Tiffany’s blog The Migrating Yankee is a great resource for expats. I asked her about her experience of learning Dutch. She has some good pointers about finding native speakers to speak to, and about the benefits of intensive language courses.
My husband is Dutch and we’ll be raising our daughter bilingually with English and Dutch, so I wanted to know the language so I wouldn’t feel left out! But the real incentive is that I now live in the Netherlands and speaking Dutch makes it so much easier and more fulfilling.
Have you learned other languages before? What were they, and did they help you with Dutch at all?
I studied French and Spanish in high school. There are a lot of words and sounds taken from the French language, but the language that’s helped me the most with learning Dutch has been English.
What are the particular challenges of Dutch, particularly when compared to the other languages you speak?
There’s the guttural “g” that took me months of hard work to get right. And the sentence structure puts the verb at the end of the sentence, which always sounds a bit off. Sound like Yoda, you do.
How did you go about learning Dutch? Did it differ from how you learned the other languages? With hindsight, do you think yourapproach was the right one?
Before I moved to the Netherlands, my husband and a Dutch exchange student at the high school where my mother taught helped me learn the basics.
Once I moved to the Netherlands, I took a 12-week intensive course followed by a year-long intensive course. In high school, I might be in class working on the language for 90 minutes at most, but in the first Dutch class I took, we met for three hours two days a week and the year-long course met for three hours three days a week, so it was far more intense.The other thing that helped speed the language learning process is that, because not all of the students had English as a first or second language, the lessons were taught entirely in Dutch. It was very much a sink or swim situation. But the key is that, once I left the classroom, I was still surrounded by Dutch. So, I’d go to class, studying Dutch for three hours and then head to a café for a cup of coffee where I’d communicate with the server in Dutch, then I’d hit the supermarket on the way home and talk to the store employees and other shoppers in Dutch, then my mother-in-law would call and I’d speak to her in Dutch, then I’d take my husband’s pants to the dry cleaner, where I’d have to communicate what I wanted in Dutch.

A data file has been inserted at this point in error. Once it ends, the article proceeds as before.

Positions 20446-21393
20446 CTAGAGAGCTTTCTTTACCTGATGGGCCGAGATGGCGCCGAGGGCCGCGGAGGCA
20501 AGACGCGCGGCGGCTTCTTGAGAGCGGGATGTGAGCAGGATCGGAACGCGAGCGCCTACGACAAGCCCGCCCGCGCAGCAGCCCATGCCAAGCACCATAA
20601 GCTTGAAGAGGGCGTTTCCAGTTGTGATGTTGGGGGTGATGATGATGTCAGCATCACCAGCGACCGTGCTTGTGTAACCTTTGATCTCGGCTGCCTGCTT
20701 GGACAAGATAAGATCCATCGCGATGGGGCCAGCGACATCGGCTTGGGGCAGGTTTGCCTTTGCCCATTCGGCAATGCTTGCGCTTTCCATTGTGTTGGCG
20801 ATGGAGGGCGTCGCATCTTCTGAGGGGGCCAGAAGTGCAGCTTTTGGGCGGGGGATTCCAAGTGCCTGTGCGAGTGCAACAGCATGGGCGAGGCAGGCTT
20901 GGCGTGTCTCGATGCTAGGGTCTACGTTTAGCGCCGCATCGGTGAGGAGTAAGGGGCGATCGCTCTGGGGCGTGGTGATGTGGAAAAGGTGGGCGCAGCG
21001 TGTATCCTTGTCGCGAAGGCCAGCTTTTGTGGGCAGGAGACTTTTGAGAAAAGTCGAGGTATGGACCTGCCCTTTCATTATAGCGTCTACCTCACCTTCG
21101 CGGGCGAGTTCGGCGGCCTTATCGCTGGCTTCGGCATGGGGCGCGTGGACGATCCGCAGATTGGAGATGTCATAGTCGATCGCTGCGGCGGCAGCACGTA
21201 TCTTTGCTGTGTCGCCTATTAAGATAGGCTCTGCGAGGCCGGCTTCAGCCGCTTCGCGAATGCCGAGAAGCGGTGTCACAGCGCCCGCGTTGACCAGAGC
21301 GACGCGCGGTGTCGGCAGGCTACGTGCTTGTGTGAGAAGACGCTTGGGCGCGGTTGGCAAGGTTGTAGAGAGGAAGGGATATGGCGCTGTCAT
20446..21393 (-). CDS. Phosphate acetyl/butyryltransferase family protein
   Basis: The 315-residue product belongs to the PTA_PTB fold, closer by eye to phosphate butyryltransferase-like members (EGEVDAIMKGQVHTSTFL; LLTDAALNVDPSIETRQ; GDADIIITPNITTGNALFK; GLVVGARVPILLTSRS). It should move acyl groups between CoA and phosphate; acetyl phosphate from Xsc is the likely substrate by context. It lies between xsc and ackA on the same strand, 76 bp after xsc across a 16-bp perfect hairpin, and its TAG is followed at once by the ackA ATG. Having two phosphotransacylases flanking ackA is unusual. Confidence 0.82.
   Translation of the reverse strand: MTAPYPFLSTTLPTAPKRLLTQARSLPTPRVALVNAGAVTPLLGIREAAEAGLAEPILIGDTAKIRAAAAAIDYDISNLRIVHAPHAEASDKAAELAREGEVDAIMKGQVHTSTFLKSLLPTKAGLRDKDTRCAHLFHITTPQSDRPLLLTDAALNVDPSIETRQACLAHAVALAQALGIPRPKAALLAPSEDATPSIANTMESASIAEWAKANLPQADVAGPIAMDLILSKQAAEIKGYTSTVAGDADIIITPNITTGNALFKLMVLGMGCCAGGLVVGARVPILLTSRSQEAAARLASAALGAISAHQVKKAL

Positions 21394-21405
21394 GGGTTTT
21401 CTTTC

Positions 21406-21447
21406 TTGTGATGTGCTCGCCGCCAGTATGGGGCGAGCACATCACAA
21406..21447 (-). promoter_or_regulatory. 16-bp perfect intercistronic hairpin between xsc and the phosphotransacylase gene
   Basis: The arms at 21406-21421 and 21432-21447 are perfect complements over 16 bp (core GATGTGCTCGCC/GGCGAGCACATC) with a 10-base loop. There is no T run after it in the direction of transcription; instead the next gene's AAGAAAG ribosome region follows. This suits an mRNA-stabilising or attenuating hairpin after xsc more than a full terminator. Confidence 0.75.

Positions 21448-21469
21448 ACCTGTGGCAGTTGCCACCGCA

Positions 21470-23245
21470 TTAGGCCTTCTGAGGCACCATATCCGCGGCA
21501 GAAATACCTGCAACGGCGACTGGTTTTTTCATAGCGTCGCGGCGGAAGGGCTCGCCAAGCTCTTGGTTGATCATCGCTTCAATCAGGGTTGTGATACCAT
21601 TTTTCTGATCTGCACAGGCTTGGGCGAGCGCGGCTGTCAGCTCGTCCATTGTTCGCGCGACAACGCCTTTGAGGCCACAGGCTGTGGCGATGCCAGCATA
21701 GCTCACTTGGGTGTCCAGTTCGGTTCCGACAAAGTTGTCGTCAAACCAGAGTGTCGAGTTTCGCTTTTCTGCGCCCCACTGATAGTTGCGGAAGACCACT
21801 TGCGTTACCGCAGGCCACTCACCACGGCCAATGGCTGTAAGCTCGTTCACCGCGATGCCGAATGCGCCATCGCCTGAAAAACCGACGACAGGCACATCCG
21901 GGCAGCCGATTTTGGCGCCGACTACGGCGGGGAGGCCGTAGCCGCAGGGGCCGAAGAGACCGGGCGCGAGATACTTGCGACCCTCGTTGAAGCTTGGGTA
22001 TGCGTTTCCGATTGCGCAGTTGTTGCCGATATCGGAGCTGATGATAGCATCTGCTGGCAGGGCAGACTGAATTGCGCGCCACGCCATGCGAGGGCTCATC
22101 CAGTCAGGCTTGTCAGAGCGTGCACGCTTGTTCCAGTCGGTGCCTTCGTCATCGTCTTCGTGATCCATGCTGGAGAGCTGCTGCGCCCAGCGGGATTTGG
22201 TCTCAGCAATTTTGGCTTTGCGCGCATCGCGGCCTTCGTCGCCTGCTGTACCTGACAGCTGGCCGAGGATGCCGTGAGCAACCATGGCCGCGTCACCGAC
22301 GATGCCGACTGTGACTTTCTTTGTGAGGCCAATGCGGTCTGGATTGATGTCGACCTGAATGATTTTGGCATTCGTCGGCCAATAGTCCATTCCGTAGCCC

When learning a language, I don’t think there’s any right way as everyone learns differently, but, in my opinion, nothing beats immersion and intense study.
What resources would you recommend for someone wanting to learn Dutch? And what advice would you give them?
Find a native speaker to speak the language with you. With Skype, this is easier than ever. You can also host couchsurfers – the Dutch love to travel about as much as they love to save money! Hop on meetup.com or a similar site and find Dutch people in your area. The Dutch really do get around, you’d be amazed. Watching Dutch television or movies in Dutch with Dutch or English subtitles (or vice versa) also helps, as well as listening to Dutch music and radio. On the internet, try Dutch Grammar, 2BDutch, or Laura Speaks Dutch. And, of course, you can take an old-fashioned language class!
Do you still deliberately try to improve your Dutch, eg by using a vocab book?
I plan to enroll in an advanced intensive course and my husband and I are making more of an effort to speak Dutch to each other. I also still read in Dutch, watch Dutch tv and movies, and listen to Dutch music. I really only use a vocab book when I need to look something up.
Do you think it’s important for expats to learn the local language?
I think it’s imperative. Particularly in the Netherlands, it’s easy to get away with not learning the local language as most everyone speaks excellent English, but you will feel much less isolated and much more comfortable if you can speak the language. Even if the assignment is short-term, you will get so much more out of the experience and feel more at home in the country. And if you find yourself staying longer than originally planned, it’s much easier to carve yourself a place and make friends. It also enriches the experience.
What’s your favourite Dutch word or idiom?
Oh, where to begin! Their word for slug is naaktslag, which translates literally to “naked snail.” Another good one is granaatappel. The word means pomegranate, but the literal translation is “grenade apple.” My favorite expression is “dat meen je niet” (with extra emphasis on the “meen”), which is more or less the equivalent of “you’ve gotta be kidding!”— for more hints and tips on language learning, buy Conquering Babel: A Practical Guide to Learning a Language here in the US and here in the UK.